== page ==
So the pair of them, accompanied by Sarah’s sister, Michelle, and a friend, Shane, were stranded for the next couple of days in Bardstown, population 11,700. They scrabbled to find something to do to entertain themselves while they waited for the engine part to arrive. They’d made sleeping arrangements at a quaint bed and breakfast near the historic district. It was either that or the row of bog standard, characterless motels out on the interstate highway that Sarah had convinced the others to avoid. ‘The mechanic said we should check out Bardstown. It might be pretty dull, but how bad can it be?’ she urged the group, not fully convinced they’d find something better. Michelle, who usually argued for the sake of it, was for once on board. The guys agreed.

Once the accommodation was taken care of, they set out for the bit of sightseeing that Bardstown had to offer. They perused the main road, with its dozen or so buildings that had survived from the town’s days as an early trading post. Each one had its own version of a knick-knack shop. They were charming, and contrary to Sarah’s gut feeling from before, there were much worse places to be stranded in.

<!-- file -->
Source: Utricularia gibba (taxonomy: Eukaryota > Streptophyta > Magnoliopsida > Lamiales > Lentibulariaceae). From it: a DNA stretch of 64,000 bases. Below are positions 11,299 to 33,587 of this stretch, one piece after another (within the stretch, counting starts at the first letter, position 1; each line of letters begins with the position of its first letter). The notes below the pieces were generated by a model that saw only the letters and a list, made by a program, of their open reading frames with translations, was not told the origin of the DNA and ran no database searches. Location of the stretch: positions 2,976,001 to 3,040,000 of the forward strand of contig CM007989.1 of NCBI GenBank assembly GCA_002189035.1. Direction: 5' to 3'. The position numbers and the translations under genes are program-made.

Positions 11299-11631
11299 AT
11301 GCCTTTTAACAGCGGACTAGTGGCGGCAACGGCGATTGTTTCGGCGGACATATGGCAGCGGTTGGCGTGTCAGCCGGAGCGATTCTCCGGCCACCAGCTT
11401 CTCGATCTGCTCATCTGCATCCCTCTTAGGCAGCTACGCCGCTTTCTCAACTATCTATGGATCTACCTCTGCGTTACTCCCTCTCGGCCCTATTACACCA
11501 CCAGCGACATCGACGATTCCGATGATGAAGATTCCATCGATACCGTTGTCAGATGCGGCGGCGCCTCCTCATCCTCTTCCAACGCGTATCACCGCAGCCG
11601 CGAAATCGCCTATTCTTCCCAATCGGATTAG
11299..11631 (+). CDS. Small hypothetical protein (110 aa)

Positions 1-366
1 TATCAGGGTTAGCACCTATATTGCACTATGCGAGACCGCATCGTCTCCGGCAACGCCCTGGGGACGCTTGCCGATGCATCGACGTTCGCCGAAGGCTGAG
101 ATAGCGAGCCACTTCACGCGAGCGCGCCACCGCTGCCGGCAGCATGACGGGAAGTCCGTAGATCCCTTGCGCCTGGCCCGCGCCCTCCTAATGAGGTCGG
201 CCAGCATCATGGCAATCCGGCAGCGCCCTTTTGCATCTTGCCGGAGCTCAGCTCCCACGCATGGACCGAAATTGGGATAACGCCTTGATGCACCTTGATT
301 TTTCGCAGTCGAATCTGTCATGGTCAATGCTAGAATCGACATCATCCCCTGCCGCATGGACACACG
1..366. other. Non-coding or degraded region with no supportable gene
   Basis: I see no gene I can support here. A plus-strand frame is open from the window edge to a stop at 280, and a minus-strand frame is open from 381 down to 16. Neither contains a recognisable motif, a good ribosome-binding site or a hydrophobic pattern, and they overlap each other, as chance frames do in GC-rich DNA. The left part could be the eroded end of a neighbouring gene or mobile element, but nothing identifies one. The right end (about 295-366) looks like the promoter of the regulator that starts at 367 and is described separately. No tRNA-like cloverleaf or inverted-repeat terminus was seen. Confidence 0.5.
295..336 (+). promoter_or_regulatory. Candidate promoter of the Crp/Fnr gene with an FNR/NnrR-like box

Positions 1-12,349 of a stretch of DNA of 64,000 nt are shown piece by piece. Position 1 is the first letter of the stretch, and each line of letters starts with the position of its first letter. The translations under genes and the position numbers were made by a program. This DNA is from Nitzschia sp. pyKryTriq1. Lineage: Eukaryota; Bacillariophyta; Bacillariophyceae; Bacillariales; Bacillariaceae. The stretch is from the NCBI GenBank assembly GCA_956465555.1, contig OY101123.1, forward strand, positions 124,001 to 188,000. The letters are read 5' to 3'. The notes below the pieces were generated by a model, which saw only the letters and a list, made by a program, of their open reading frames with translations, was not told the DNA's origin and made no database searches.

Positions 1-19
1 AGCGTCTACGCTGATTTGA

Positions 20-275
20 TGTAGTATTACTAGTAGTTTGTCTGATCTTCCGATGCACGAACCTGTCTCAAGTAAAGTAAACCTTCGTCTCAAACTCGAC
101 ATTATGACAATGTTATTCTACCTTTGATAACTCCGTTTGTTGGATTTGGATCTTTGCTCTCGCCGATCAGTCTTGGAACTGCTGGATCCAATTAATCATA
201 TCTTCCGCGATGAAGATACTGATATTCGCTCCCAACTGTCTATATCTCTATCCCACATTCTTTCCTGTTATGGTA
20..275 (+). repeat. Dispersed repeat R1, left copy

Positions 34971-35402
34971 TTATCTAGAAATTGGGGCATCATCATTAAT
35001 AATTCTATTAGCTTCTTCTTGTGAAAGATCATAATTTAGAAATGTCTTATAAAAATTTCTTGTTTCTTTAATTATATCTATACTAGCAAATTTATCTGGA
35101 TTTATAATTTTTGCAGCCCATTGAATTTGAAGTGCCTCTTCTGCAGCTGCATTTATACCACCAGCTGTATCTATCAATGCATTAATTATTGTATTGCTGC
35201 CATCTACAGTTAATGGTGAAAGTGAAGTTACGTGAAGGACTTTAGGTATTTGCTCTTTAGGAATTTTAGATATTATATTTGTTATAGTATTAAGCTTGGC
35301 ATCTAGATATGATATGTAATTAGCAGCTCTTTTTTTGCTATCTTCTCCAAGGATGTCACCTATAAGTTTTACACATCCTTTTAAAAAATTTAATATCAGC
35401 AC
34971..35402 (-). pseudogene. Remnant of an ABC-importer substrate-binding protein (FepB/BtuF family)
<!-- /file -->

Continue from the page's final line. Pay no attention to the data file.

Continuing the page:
They decided to enter one of the shops. Although more spacious than the others, it was still jam-packed with stuff. ‘Howdy, folks,’ the shop owner said as they entered, which was not so much ‘Welcome to Bardstown’ as ‘You break it, you buy it.’ Sarah suspected it was an age-appropriate comment, as they didn’t look like the most responsible bunch, despite the opposite being true in her case.

The shop was filled with the typical antique shop items: odd, mismatched china sets, silverware, wooden furniture, lampshades. The walls had dozens of old paintings only the painter could love and more stuffed birds than Sarah cared to see. The shop was void of people, eerily quiet, and even though she and Michelle found humour in the items, they kept their comments to themselves. The guys admired the old hunting rifles. ‘I hope there aren’t any bullets left in those,’ Michelle quipped, the words jarring the silence.